Easter is almost here and I know I should be glad. The whole Christian year leans toward this Sunday of all Sundays, when God raised Jesus from the dead and made the whole creation new. During the great 50 days that follow, the trajectory of the Easter hymns will be up. As one verse by Charles Wesley has it, “Soar we now where Christ has led, following our exalted Head; made like him, like him we rise, ours the cross, the grave, the skies.”
Maybe I am simply too comfortable on the ground to sing such words with the gusto they deserve, but the truth is that the trajectory of my faith points down. The skies do not interest me nearly as much as the earth does, and soaring strikes me as a less worthwhile activity than, say, sharing the simplest meal among friends. Maybe my appetite for eternity is less than it should be, but I am more at home with the ashes of Lent than with the perfect lilies of Easter—and never more so than after the year just past.
Along with many other sacramentally minded Christians, I began the season of Lent almost 40 days ago with ashes on my head. I did not put them there myself. I got them at church, where I knelt at the altar rail with others who pressed their shoulders against mine in hopes that together we might withstand the truth we were about to hear. “Remember that you are dust, and to dust you shall return,” the priest said to each one of us as he rubbed ashes on our foreheads in the sign of the cross.
Like God, he showed no partiality. He said the sentence the same way to sick people as he did to those who were flush with health. He did not soften his voice for the children, either, although that must have been hard for him. Leaning over a baby whose breath was still redolent with mother’s milk, he marred her perfect complexion. “Remember that you are dust,” he said to her as she reached for his sooty thumb, “and to dust you shall return.”
Until this past year, I always heard that sentence as a negative comment on flesh, or at least a cautionary one. As grateful as you may be for that body, I heard Ash Wednesday say, as good as God may have made you, don’t get too attached to your incarnation for it is made of perishable stuff. Then September 11 happened, and no one had to go to church for ashes. Television screens were full of ashes. The air in Manhattan was full of ashes. Hearts around the world were full of ashes.
Like many others I read the obituaries in the New York Times—page after page of them—and mourned people I never knew. As long as they remained abstract numbers I did not have to care about them, but once I saw their pictures my comfort zone was gone. Some lives rated three paragraphs, others only one, but in every one I found some detail, some point of human contact, that made me realize I had lost kin. He loved hockey. She had just become engaged to her childhood sweetheart. The brothers both worked in tower number two.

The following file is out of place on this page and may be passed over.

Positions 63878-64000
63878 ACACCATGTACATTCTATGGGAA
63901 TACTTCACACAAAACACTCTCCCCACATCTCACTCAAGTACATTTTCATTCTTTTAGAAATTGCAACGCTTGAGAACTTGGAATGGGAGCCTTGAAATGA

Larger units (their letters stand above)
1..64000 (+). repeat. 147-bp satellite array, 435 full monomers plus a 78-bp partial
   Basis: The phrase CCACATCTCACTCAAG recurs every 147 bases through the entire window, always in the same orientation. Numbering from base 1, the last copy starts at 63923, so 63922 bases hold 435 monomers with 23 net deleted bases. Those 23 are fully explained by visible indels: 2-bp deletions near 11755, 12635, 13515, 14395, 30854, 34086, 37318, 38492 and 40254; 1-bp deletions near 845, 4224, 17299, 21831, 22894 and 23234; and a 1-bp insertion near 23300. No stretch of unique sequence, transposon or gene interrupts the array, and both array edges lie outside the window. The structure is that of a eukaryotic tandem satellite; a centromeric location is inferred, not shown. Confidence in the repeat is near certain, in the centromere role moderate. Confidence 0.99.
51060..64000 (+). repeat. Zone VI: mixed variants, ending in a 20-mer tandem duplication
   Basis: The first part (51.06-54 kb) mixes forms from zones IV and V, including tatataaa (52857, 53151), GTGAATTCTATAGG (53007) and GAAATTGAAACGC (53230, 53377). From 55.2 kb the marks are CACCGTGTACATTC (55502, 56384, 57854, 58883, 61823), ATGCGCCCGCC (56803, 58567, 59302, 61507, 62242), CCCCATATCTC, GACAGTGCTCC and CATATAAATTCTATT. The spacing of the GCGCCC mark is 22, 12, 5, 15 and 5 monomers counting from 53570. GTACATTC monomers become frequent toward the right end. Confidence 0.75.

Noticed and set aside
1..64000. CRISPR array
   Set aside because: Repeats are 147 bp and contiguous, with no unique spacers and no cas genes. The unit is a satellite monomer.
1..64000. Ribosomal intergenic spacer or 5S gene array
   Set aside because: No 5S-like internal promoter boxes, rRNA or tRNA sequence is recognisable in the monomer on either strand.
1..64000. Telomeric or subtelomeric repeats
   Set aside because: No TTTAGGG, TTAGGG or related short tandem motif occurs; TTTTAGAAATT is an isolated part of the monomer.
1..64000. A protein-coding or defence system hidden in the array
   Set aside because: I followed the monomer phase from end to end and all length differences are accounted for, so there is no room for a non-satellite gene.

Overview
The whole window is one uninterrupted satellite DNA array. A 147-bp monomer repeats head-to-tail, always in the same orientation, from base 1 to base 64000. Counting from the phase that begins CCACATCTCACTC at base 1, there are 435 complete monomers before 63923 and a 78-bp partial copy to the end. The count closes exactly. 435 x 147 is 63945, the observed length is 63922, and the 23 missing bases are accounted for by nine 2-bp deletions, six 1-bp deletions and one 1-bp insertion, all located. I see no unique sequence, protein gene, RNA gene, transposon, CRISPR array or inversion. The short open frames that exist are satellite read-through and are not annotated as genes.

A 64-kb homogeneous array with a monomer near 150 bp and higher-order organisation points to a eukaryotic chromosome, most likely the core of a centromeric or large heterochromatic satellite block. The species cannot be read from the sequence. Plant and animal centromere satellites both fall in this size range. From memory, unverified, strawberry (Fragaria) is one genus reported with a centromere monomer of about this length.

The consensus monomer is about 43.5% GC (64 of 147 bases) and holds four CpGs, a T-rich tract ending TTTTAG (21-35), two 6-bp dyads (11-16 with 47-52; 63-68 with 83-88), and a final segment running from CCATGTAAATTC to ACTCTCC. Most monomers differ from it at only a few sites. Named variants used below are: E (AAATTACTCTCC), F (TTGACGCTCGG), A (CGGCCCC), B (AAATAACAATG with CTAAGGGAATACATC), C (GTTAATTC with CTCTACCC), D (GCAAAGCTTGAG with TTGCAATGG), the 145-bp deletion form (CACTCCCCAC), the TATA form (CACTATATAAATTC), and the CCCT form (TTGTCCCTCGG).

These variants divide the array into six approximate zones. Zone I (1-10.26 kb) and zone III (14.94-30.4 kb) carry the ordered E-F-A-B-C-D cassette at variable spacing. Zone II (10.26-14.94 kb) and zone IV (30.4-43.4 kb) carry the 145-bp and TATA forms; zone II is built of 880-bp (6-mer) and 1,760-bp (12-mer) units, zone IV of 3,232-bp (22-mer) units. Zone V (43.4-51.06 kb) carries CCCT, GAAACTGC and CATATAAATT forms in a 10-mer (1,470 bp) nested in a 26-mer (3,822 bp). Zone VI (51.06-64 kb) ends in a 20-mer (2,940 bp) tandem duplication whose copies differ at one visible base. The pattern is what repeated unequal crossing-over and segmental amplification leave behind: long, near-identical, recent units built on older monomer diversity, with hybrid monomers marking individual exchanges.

Many weeks after the attacks, I listened to a Port Authority policeman interviewed on the radio. As he spoke, I could hear the groaning of dump trucks in the background, the hissing and popping of cutting torches turned on steel. Thirty of his friends had died on September 11, the policeman explained, which was why he could not stay away from the site. When the reporter asked him to describe the scene for those who were listening, he talked about the relief workers who were sifting through the powdered debris on the ground, carrying two handfuls at a time over to a tarp where they searched through it for anything recognizably human. What struck him most, the policeman said, was their utter reverence for what they carried in their hands. “It’s nothing but ashes,” he said, “and yet you should see how they touch it.”
Listening to him turned Ash Wednesday inside out for me, so that when I went to kneel at the rail this year I received a different sacrament. The gospel of the day is not about the poverty of flesh so much as it is about the holiness of ashes, which are worthy of all reverence. It was God who decided to breathe on them, after all, God who chose to bring them to life. We are certainly dust and to dust we shall return, but in the meantime our bodies are sources of deep revelation for us. They are how we come to know both great pain and great pleasure. They help us to recognize ourselves in one another. They are how God gets to us, at the most intimate and universal level of all.
Bodies frighten us too, of course—not only when they are sick or dirty but also when they are passionate or demanding—which may be why we are so often tempted to think of ourselves as essential spirits instead. But believers in the word made flesh are called to resist that temptation, even as we have ashes pressed into our foreheads. Those ashes are not curses. They are blessings instead, announcing God’s undying love of dust no matter what kind of shape it is in.
Whatever else Easter is about, it is about remembering this: All we go down to the dust; yet even at the grave we make our song: Alleluia, alleluia, alleluia